The ink on my college degree was barely dry, and at 22 years
old, I was transitioning from overworked magazine intern to hopeful employee. I
didn’t own a lot of things—money, in particular—but one spring night I
gained another possession: a positive pregnancy test.
I had plenty of reasons to cry, of course, but there was a
main theme running through my anxieties: I’d never do the things I wanted to
do, or be the person I wanted to be.
Looking back with five years of perspective, I don’t think I
was crazy to have those fears. The message is everywhere, from marketing
ads to teen pregnancy PSAs: Accomplish your goals before having kids,
otherwise … (fade to black).
I remember reading through a “Pregnancy Bucket List” in the gynecologist's waiting room, feeling more deflated with every empty checkbox. I hadn’t
traveled beyond the East coast, or skydived, or even landed a full-time job, for
crying out loud. (And I did just that—cried out loud.) And, even now, I see my
20-something friends with their lists and their plans; determined to achieve
ALL THE ACCOMPLISHMENTS before settling down and succumbing to motherhood.
There’s something to be said for celebrating with dance parties and tiny high-fives.
It’s a myth—a well-constructed myth—and it makes me want
to climb on top of a soapbox with an oversize megaphone, yelling, “Your life is not over.”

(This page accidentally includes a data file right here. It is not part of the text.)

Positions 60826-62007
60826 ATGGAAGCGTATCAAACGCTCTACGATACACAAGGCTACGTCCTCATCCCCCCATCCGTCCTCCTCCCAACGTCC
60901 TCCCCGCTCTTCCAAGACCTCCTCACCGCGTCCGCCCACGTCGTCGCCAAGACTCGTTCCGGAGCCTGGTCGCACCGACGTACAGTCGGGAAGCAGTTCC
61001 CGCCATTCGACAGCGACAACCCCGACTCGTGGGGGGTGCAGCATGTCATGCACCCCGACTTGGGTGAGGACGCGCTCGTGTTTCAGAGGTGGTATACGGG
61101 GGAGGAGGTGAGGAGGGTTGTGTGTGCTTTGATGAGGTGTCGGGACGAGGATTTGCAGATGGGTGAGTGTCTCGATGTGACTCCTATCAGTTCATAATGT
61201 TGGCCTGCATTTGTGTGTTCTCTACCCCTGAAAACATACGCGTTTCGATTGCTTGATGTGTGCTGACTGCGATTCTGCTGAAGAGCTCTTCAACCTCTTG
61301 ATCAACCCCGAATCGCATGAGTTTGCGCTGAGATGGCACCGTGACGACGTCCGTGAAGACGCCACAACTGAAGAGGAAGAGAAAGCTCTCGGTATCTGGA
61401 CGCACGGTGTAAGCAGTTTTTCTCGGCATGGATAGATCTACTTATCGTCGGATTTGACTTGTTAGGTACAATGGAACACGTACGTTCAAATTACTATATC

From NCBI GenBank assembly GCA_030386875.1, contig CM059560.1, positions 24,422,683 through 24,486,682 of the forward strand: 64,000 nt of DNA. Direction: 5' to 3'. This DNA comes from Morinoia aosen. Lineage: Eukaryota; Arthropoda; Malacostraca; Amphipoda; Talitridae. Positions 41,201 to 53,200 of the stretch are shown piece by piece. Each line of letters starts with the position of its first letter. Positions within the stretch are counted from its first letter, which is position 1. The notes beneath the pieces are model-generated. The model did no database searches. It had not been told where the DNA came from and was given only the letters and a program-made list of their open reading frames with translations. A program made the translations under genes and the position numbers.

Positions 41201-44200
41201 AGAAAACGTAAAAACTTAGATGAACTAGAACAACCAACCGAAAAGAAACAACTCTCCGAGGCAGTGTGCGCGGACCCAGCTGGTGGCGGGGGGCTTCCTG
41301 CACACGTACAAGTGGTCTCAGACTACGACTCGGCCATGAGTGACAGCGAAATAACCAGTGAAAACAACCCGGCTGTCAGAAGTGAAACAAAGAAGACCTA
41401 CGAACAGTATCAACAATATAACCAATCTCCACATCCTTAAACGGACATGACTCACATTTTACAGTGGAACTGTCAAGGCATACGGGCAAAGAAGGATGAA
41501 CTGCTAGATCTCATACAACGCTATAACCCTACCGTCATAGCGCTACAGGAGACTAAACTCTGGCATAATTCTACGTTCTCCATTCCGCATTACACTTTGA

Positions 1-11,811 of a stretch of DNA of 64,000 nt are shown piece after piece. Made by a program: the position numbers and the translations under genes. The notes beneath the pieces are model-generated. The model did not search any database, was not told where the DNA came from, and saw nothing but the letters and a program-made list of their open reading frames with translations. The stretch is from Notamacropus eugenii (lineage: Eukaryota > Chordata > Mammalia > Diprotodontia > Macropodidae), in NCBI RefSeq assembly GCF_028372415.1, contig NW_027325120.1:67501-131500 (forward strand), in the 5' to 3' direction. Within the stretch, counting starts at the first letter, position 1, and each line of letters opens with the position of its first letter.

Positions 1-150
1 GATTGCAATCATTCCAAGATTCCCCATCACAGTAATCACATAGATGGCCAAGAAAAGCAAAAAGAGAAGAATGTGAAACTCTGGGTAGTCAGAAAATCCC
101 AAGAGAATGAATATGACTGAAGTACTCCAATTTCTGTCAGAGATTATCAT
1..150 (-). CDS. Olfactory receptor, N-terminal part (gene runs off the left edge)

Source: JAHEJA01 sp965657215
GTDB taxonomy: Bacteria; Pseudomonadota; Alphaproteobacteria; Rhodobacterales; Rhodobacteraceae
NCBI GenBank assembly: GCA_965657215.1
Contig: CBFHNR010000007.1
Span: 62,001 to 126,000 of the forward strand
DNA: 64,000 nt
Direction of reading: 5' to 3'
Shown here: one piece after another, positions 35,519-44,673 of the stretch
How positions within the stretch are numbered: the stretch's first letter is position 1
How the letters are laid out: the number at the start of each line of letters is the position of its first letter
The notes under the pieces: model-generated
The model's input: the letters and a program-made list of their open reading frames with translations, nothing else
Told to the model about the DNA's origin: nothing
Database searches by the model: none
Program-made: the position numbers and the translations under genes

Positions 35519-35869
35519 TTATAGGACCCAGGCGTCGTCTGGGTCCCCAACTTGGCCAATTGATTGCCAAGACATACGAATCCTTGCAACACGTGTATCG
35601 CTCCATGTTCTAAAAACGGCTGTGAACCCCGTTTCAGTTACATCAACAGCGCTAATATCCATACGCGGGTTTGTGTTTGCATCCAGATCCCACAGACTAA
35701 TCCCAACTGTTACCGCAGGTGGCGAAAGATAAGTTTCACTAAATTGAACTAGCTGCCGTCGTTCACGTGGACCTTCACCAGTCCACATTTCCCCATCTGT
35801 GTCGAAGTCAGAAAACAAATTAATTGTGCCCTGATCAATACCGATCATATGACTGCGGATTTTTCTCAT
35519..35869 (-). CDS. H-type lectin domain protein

Because your life is not over.
In fact, motherhood can be a pretty powerful catalyst for
personal growth. As soon as I had a little person looking up at me, absorbing
my behaviors, I had an urgent need to be better. I expected to turn into a
diluted version of my former self, when, in actuality, motherhood fueled the
And I’m not alone. Think about all of the inventions and
businesses and books that were inspired by parenthood. Think about the advocacy
groups and organizations born from a mother’s need to improve the world.
Then think about how lonely and boring it would be to
achieve all of the accomplishments, only
to settle into a stagnant existence. There’s something to be said for showing
kids the patience and perseverance it takes to accomplish a goal, despite the
roadblocks. There’s something to be said for celebrating with dance parties and
If there’s one thing I’ve learned through my work with
EarlyMama.com, it’s that statistics and stereotypes don’t have to define our
experience, in spite of what society implies. We can still take risks, and study
abroad, and finish
our education, and build
businesses, and make a difference in the world.
We can continue to exist as individuals, apart from (and
because of) our children.
I’ve come a long way since I was holding that pregnancy
test, imagining my future circling the drain. And I’ve done it all with a
little person looking up at me, absorbing my behaviors and watching as I
develop into the person I’ve always wanted to be.